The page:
The Care Dependency Grant for children with disabilities in South Africa: perspectives from implementation officials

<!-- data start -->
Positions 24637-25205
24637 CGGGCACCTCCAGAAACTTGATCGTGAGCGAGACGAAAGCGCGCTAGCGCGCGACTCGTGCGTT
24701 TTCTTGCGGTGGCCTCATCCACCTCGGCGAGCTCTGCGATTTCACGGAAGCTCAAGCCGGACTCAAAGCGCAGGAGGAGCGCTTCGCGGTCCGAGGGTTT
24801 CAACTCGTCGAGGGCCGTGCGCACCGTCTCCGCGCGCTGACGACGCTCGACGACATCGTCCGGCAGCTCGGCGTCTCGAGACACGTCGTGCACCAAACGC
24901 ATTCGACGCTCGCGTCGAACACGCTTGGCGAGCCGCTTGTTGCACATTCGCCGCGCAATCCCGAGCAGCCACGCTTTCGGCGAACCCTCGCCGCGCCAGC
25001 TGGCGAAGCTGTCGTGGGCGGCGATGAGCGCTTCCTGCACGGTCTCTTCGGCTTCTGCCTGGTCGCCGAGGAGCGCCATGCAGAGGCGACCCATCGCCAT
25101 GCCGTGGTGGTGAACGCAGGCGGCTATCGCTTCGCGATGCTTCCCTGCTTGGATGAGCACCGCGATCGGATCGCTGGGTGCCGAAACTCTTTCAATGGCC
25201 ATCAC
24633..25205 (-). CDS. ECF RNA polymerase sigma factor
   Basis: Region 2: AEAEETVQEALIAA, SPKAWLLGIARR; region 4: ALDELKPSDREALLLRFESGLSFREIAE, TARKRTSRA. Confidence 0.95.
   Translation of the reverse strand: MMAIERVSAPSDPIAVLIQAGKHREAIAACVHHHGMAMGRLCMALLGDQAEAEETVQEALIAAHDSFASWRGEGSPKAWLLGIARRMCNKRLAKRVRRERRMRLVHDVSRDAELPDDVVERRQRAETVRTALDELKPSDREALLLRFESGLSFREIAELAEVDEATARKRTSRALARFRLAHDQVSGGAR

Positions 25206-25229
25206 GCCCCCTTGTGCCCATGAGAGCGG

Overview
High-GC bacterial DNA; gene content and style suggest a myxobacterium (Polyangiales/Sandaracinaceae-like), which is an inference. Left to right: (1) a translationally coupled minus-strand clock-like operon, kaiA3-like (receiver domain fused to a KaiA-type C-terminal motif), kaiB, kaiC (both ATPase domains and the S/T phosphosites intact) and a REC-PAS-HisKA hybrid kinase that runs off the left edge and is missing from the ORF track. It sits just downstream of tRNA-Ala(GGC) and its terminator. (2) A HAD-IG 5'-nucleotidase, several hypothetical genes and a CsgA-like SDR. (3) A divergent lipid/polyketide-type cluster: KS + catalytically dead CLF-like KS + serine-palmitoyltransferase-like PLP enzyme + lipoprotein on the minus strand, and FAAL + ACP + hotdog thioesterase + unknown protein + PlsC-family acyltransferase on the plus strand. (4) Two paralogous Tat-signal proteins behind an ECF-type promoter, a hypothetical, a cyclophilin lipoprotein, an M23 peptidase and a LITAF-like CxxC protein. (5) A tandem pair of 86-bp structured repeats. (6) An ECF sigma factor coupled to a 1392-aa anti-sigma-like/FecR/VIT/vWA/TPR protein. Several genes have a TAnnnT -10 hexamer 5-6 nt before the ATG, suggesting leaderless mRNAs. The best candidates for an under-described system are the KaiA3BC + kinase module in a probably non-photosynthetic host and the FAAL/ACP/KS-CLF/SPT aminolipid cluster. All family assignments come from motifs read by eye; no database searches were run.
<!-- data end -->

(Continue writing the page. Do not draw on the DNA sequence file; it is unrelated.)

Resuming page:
For people with disabilities, appropriate social protection interventions can contribute to breaking the cyclical relationship between poverty and disability and may improve social inclusion. In South Africa, a national social assistance programme provides 'social grants' to individuals on the basis of poverty, age, or disability. These grants have been extensively studied but there has been little investigation into the Care Dependency Grant, designed to support the care of children with disabilities. These children consistently have far poorer outcomes on key metrics for wellbeing, health, and education than their non-disabled peers. More attention ought to be focused on uplifting this profoundly marginalised population. We present initial findings from interviews with officials at the South African Social Security Agency, the country's grants implementation agency. These narratives add weight to the growing local and international consensus that complementary interventions and effective intersectoral collaboration may greatly enhance the impact of cash transfers.